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Just Grousing Now . . .
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willaful



Joined: 02 Jan 2008
Posts: 1554

PostPosted: Tue Aug 26, 2008 1:32 pm    Post subject: Reply with quote

Schola wrote:


In Nicholas' case, however, he seems to be both ahead of his time and comfortably in his age. I remember saying in another thread that I didn't like how inflexible he sounded in Forbidden, when he told Francis, "I don't see anything wrong with a well-trained whore in her place," because it was as if he was dividing women into virgins/wives and whores. Another user defended him by saying that it was how people in general thought during Nicholas' time. Well, fair enough, if that's all there is to it; but he's clearly "progressive" in other ways. He seems to play life by ear, and the only thing I can see him totally ruling out is another relationship with the psycho Therese.


I went and looked up that passage, out of curiousity, and I read it very differently. To me, Nicholas is trying to convince Francis that it's okay to have a relationship with Serena, which Francis is very ambivalent about. Francis is really put off by Serena's behavior, Nicholas is saying, "yeah, she's a whore, but so what? Have some fun."
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"'Happily ever after, or even just together ever after, is not cheesy,' Wren said. 'It's the noblest, like, the most courageous thing two people can shoot for.'" -- Fangirl by Rainbow Rowell
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Schola



Joined: 10 Jun 2007
Posts: 1867

PostPosted: Wed Aug 27, 2008 12:18 am    Post subject: Reply with quote

Yeah, I should probably go back and reread it, too. It has always struck me as encouragement to have a wife and a mistress at the same time. Nicholas must have known that Francis wouldn't have much passion with Lady Anne, so he could have been saying, "You can't expect to get everything from one woman. Have a wife in one place and a whore in another."
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Elizabeth Rolls



Joined: 26 Mar 2007
Posts: 1079
Location: Australia

PostPosted: Wed Aug 27, 2008 8:38 am    Post subject: Reply with quote

Quote:
I'll admit that I haven't read An Unwilling Bride yet, so I don't exactly know how Lucien broke up with Blanche and she became involved with Hal. Embarassed So did Hal really ask her, as early as that, to be his wife? He was in love with her even while she was with Lucien?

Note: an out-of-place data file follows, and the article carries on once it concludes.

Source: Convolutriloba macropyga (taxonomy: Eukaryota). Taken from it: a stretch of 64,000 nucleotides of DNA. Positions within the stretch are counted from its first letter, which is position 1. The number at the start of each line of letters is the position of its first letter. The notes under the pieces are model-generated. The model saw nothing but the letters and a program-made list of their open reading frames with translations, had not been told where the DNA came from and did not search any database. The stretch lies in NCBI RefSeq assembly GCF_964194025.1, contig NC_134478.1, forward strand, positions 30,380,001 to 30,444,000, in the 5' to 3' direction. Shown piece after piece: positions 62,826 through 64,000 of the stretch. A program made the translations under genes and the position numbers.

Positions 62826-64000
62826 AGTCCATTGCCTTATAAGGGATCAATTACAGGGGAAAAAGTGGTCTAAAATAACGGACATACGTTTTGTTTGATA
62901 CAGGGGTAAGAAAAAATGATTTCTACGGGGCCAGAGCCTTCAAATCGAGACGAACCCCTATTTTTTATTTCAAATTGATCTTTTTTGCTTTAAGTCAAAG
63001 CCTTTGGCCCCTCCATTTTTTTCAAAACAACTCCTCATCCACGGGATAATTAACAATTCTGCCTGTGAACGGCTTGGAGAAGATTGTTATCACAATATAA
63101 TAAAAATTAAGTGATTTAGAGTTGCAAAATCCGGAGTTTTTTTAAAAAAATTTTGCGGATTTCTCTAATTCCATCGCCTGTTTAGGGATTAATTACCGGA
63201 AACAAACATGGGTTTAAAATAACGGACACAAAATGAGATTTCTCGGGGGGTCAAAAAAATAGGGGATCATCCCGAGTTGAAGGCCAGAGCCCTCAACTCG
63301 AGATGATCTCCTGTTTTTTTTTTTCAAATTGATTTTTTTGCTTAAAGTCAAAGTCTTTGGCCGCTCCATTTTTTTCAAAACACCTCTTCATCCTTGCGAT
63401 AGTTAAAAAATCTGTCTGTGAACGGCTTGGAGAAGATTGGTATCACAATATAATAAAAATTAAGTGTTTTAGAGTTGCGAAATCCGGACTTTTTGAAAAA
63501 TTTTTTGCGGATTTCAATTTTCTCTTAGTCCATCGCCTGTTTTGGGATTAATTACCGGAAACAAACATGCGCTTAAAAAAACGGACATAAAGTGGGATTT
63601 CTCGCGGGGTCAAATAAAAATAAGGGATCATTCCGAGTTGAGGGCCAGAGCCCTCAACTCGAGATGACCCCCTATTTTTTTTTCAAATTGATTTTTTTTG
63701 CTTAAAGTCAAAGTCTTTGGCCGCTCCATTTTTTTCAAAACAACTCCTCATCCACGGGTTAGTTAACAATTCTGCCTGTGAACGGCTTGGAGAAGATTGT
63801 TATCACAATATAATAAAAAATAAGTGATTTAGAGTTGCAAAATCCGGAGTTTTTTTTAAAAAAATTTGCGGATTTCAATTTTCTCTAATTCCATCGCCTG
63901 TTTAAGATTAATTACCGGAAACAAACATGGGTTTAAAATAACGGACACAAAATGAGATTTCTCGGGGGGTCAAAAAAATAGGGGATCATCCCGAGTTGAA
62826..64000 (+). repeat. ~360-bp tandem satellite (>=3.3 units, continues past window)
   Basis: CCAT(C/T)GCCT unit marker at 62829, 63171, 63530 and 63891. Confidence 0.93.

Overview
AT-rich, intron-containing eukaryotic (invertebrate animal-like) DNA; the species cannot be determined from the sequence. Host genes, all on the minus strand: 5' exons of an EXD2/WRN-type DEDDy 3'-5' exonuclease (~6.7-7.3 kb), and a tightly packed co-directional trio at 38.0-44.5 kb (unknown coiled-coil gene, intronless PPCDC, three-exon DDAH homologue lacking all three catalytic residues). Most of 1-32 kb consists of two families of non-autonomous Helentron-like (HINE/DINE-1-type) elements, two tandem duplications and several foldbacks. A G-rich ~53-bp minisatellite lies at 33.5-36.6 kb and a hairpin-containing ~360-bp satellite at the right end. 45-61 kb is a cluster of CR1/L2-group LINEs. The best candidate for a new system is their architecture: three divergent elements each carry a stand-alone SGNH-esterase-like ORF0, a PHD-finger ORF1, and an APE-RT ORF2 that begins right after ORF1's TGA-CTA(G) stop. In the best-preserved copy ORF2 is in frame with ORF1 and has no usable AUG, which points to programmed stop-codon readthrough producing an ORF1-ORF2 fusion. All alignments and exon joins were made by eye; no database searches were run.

Don't want to get too far into spoiler territory here, but as soon as Lucien realises he is going to have to marry Beth, he goes to Blanche and breaks it off with her. It is a very moving scene. They both care about each other and they part as friends. Hal only meets Blanche fairly late in the book IIRC when Blanche has just done something seriously heroic and he is completely bowled over by her.

Elizabeth
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Schola



Joined: 10 Jun 2007
Posts: 1867

PostPosted: Sat Sep 13, 2008 9:49 am    Post subject: Reply with quote

I just remembered another book with an HEA I don't believe in:

The Marriage Bed by Laura Lee Ghurke

A year or two later, I bet, the hero would have cheated on the heroine with the maid! Evil or Very Mad
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"To be in a romance is to be in uncongenial surroundings. To be born into this earth is to be born into uncongenial surroundings, hence to be born into a romance." (G.K. Chesterton)
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willaful



Joined: 02 Jan 2008
Posts: 1554

PostPosted: Sat Sep 13, 2008 10:09 pm    Post subject: Reply with quote

I believed in it, because I thought the hero had both genuinely changed and had actually fallen in love with his wife. He was not the same person at the end of the story.
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"'Happily ever after, or even just together ever after, is not cheesy,' Wren said. 'It's the noblest, like, the most courageous thing two people can shoot for.'" -- Fangirl by Rainbow Rowell
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